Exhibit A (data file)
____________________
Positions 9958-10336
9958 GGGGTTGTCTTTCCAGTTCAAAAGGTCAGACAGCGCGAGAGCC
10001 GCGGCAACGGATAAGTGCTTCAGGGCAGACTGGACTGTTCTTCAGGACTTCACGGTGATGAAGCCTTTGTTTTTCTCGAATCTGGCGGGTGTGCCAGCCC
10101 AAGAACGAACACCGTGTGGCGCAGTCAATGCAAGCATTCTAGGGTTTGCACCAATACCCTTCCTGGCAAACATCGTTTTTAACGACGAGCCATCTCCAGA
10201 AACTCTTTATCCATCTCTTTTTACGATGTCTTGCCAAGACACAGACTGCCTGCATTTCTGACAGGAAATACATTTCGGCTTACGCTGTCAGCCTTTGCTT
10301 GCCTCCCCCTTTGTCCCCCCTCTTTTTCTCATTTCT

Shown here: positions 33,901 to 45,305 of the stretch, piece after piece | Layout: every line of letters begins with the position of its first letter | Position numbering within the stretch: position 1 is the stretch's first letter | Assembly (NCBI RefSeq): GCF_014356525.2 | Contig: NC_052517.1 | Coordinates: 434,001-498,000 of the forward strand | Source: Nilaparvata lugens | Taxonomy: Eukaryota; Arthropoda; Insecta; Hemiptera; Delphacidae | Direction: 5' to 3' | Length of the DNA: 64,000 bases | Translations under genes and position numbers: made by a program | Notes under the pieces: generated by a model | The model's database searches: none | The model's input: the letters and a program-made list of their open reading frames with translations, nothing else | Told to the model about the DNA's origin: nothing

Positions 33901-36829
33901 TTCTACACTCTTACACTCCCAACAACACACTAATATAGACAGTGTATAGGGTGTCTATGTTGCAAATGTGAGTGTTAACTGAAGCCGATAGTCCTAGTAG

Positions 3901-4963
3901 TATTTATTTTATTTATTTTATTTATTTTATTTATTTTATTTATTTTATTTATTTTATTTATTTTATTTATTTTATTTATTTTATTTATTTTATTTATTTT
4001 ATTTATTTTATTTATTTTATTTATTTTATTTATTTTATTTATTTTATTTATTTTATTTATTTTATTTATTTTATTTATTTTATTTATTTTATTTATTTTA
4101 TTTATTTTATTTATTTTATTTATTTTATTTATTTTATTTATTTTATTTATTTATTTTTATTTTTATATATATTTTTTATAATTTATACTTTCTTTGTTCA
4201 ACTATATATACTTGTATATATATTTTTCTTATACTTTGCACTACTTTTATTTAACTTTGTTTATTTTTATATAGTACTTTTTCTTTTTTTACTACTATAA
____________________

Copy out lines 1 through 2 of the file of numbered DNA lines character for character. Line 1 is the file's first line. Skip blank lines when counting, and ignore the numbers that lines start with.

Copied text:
Positions 9958-10336
9958 GGGGTTGTCTTTCCAGTTCAAAAGGTCAGACAGCGCGAGAGCC